The Future of Advanced Air Mobility

Lilium Selects Honeywell To Supply Fly-by-wire Flight Controls and Avionics for eVTOL

Honeywell Aerospace will provide its new compact fly-by-wire flight control system and integrated avionics suite for Lilium’s seven-seat eVTOL aircraft. Under an agreement announced today, the U.S. aircraft systems group is also making a direct investment in the German startup and will hold an undisclosed equity stake.

The fly-by-wire system is being developed specifically to control all moveable parts on the all-electric Lilium Jet, including its 36 control surfaces and ducted fans for the lift-and-cruise model. The avionics suite will include flight displays, sensors, radio communications, and transponders.

According to Lilium chief program officer Yves Yemsi, Lilium’s engineering team has been working closely with their counterparts in Honeywell’s Urban Air Mobility (UAM) division for the past 18 months as part of a competitive bidding process for the major program partnership that started two years ago. “Integration of these key systems is always very complex and so getting both the fly-by-wire and avionics from the same company is good because they will absorb this complexity,” he told FutureFlight.

The integrated fly-by-wire and flight control systems will be based on triple redundancy, with each having its own microprocessor to avoid a common cause of failure. “This is a key element of the safety for our aircraft, and we are taking no risks,” Yemsi explained. “We have chosen to take the same approach as for the [Boeing] Dreamliner. It would be expensive for a startup to take this approach [alone] but Honeywell has been thinking about how to take this approach for this market for a long time. Each of the computing platforms will conduct a constant health check of the sensors and if one diverges, the other two will ‘vote’ [on how to manage the flight controls]”

Honeywell’s UAM laboratory in Phoenix has been working on customizing and scaling flight controls and avionics for new eVTOL aircraft for some time. “They have adjusted the size, weight, and power and have designed the systems for our Lilium cockpit and in a way that will limit the workload for our single-pilot operations,” said Yemsi.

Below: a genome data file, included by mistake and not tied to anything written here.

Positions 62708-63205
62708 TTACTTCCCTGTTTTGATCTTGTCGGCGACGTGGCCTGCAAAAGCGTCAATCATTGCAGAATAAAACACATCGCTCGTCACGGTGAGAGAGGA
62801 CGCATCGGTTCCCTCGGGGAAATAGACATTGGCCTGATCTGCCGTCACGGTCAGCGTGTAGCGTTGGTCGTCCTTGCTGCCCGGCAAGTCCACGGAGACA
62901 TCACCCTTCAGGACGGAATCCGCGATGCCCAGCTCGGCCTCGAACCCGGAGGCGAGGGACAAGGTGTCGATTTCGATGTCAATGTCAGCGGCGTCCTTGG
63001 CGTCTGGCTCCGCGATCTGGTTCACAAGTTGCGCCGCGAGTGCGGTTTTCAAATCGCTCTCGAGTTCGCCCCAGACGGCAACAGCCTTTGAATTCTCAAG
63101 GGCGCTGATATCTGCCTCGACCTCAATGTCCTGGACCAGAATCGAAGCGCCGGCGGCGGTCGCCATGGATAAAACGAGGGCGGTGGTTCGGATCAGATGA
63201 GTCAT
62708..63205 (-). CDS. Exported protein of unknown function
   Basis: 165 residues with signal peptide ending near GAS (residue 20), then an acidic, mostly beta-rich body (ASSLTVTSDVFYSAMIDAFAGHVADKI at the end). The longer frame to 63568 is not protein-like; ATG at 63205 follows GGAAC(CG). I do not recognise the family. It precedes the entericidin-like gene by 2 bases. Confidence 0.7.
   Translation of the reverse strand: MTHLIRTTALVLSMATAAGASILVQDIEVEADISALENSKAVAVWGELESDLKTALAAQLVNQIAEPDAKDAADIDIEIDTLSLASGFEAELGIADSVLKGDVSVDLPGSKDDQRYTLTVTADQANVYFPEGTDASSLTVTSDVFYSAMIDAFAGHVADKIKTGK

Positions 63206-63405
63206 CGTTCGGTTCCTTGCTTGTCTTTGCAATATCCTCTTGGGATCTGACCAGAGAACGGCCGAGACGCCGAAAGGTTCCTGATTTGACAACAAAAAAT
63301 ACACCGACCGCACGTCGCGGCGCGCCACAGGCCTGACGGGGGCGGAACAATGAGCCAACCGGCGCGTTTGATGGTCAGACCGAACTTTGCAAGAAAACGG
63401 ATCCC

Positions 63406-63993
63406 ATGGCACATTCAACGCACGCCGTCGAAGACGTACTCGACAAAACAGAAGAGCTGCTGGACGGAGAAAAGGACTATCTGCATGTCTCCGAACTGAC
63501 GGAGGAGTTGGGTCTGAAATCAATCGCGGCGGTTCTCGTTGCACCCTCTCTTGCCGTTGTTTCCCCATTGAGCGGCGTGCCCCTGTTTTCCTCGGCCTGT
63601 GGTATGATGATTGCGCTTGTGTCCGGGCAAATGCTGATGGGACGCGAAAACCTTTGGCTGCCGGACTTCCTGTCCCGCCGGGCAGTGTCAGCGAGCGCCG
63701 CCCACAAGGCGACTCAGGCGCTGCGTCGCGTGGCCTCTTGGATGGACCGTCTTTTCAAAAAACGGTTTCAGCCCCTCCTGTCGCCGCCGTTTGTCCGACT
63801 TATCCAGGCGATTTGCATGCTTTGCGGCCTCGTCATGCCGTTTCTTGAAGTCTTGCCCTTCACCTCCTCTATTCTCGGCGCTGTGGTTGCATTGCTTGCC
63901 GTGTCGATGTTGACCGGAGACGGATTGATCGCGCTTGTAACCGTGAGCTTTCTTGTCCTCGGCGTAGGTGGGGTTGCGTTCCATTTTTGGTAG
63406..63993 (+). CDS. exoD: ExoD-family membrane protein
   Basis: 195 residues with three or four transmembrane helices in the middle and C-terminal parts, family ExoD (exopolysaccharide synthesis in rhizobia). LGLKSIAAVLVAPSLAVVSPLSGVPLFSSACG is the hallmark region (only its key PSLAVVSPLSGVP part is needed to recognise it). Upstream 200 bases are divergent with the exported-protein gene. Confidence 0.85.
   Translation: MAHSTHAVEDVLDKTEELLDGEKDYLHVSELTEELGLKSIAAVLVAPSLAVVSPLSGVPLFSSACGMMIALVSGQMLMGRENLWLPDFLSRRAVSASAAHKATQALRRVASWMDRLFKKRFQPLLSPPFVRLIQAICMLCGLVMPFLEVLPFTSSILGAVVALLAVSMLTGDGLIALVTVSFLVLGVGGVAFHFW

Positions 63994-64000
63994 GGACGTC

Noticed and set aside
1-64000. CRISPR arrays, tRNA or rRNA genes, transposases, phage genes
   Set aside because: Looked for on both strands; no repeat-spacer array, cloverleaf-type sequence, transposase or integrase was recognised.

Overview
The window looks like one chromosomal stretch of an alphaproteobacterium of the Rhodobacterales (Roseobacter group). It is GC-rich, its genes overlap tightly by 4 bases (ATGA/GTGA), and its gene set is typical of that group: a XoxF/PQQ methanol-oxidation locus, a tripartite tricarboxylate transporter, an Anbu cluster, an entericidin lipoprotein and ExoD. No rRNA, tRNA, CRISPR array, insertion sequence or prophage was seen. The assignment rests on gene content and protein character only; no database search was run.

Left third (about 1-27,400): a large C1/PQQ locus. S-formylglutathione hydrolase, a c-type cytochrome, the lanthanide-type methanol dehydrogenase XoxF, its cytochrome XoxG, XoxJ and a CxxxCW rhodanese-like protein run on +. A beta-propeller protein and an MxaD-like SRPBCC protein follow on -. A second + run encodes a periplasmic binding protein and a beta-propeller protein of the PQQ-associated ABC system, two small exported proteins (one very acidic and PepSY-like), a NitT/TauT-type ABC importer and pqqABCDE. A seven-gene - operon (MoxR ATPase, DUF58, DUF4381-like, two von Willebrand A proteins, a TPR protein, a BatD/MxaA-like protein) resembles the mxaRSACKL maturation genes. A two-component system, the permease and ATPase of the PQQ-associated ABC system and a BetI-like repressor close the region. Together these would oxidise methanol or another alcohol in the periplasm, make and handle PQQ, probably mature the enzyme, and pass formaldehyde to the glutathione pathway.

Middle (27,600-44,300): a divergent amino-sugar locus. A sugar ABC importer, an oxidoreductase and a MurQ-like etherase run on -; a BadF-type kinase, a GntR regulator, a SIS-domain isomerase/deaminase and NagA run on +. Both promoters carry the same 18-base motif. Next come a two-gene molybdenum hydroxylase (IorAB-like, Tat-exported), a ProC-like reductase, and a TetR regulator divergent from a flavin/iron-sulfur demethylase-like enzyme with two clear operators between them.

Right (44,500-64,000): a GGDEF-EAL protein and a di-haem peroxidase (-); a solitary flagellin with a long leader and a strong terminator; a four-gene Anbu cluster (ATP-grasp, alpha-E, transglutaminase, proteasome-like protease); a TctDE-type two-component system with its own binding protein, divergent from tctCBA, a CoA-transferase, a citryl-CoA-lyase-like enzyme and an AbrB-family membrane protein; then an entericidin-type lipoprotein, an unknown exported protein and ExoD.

Honeywell has already supplied some test versions of the equipment to Lilium’s engineering base near Munich and development work will continue both there and in Phoenix. Lilium has established a systems integration laboratory that will support the development of an iron-bird ground testbed that will pave the way for the first full-scale prototype of an aircraft that is due to enter commercial service in 2024.

Under the agreement, Honeywell also will be involved in devising flight training for the Lilium Jet. The company, which provides avionics, flight controls, and propulsion, for a wide variety of existing aircraft, including light business jets, has extensive experience of single-pilot operations and is pioneering simplified vehicle operating concepts for the advanced air mobility sector.

The Lilium Jet is projected to have a range of more than 155 miles and a cruise speed of 175 mph at 10,000 feet. This performance is slightly lower than the 186 miles/186 mph targets for the five-seat technology demonstrator, reflecting tradeoffs being made to secure the additional payload.

Lilium’s other named program partners include Toray Industries and Aciturri, which will make the fuselage and wings. Lufthansa is leading the pilot training process and business aviation services group Luxaviation has been recruited to handle aircraft operations.

This summer, the Lilium engineering team expects to resume flight testing with the five-seat demonstrator as they prepare for the first fully-conforming prototype to be built in 2022. Five or six of the series production prototypes will be used to support flight testing for the type certification campaign.